Yngwie is the archetypical “shredder”, an 80s or 80s-influenced guitarist whose playing is extremely technical and tends to draw from classical music (and jazz to some extent) more than blues like hard rock bands in the 60s and 70s (e.g. Led Zeppelin). Yngwie in particular is extremely polarizing. Nonetheless, plenty of guitarists and maybe some other people like Yngwie’s playing, and shred in general. More experienced players tend to see this argument about the lack of emotion as an excuse to avoid sitting down with a metronome and alternate picking 16th notes at 60 beats per minute, then 61, then 62, then 70, then 68, then 69, then 70, then 71, and so on until the desired 200 is reached; why 200 beats per minute tends to be the target is not something that I know. We all know that practicing with a metronome is boring; I don’t do it anymore, though I’ve gotten my technique to a point where I’m not so hindered for the purposes of playing what I want to play. (Don’t worry; there’s plenty of room for me to improve with every technique.) Thus we tell the young guitarists that speed equals emotion to try to break down their sense of not needing any technique. (That stance is ridiculous. Plenty of even the blues-rock material is very demanding. Someone who doesn’t practice technique is going to learn Slash’s solo in Anastasia? I think not. I tie my fingers in a knot with just the introductory electric guitar passage, and then some of what he does later in the main solos is three times as fast.)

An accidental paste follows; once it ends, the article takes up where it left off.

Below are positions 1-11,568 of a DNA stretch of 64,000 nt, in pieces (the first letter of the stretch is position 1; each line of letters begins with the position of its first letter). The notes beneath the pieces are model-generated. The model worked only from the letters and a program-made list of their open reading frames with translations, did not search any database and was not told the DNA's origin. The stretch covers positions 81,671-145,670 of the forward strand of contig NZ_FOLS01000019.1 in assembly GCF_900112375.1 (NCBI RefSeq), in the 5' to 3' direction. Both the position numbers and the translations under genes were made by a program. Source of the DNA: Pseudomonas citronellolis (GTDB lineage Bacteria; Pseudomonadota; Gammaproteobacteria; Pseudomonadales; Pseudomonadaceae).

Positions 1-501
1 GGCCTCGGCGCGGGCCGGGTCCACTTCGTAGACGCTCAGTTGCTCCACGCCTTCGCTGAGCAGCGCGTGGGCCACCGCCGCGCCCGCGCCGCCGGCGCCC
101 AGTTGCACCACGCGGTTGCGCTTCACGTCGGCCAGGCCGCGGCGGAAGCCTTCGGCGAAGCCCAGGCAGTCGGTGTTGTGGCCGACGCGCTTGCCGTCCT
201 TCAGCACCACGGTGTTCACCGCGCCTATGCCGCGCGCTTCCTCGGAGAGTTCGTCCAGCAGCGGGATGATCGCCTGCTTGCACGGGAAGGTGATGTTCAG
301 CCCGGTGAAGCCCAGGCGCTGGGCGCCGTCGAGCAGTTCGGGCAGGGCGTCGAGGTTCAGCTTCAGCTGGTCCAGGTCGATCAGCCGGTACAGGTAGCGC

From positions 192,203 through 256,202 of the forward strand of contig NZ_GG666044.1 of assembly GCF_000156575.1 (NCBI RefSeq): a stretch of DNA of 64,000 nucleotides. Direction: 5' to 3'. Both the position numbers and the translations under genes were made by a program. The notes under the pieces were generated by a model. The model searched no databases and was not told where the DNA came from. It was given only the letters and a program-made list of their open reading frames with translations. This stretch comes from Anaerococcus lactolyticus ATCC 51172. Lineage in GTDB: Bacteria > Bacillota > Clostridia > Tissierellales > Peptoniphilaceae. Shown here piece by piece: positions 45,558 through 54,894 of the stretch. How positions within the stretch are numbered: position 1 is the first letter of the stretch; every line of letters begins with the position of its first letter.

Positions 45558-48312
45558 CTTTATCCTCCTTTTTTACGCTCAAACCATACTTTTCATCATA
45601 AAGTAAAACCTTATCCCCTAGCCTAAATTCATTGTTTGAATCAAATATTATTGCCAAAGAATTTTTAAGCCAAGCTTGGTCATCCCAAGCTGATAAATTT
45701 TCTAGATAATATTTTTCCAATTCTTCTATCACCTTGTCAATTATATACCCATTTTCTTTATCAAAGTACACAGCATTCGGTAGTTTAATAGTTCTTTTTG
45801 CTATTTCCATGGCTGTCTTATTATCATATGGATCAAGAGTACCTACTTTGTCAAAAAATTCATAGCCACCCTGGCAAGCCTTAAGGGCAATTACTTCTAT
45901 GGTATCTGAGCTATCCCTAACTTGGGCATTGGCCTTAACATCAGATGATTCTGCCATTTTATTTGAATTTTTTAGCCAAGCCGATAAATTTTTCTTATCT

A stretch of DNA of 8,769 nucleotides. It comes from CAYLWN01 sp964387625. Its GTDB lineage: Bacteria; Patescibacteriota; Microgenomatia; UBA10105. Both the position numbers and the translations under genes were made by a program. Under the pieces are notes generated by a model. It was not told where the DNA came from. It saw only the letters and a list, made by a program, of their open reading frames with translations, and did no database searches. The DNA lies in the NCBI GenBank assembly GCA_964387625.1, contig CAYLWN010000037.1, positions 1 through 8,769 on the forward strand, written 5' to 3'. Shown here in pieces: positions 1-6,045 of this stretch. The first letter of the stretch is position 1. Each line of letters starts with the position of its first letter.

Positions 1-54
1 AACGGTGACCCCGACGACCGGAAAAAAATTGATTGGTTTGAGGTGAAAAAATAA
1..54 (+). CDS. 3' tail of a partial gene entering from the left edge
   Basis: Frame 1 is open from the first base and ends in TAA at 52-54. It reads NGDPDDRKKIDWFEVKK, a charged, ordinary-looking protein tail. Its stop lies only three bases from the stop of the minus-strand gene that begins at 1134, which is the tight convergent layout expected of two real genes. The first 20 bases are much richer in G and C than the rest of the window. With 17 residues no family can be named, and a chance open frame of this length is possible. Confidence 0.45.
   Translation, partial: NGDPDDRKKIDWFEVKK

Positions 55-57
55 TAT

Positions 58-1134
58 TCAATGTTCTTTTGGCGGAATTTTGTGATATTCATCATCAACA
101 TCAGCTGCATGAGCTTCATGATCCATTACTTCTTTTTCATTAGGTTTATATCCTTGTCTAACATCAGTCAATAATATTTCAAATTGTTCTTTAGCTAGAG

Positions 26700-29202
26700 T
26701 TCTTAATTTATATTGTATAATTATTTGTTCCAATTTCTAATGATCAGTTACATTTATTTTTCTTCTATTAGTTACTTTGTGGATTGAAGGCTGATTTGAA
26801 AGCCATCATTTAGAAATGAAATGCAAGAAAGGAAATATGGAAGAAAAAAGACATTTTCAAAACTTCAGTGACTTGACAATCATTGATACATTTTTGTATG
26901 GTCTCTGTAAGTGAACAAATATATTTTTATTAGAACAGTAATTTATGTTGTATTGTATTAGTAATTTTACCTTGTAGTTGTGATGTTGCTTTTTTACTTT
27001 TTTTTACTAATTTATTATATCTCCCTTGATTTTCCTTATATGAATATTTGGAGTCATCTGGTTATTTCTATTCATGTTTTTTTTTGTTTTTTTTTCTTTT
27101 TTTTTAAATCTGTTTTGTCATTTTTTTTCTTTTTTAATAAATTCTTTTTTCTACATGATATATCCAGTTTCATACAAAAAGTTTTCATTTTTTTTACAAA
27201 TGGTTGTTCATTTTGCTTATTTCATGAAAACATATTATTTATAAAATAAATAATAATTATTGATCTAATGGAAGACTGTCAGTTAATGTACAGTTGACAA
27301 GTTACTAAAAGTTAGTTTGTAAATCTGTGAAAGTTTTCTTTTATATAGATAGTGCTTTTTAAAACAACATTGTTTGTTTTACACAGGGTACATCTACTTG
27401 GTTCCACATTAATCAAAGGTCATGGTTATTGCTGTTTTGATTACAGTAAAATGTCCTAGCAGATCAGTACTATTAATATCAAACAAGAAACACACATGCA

There is some logic to claiming that there is a lack of emotion in fast playing, though. Much of the time, emotive guitar playing replicates vocal lines, perhaps even copying verbatim a vocal melody from elsewhere in the song. I find it hard to believe that a singer could sing the speedy parts in “Far Beyond The Sun”.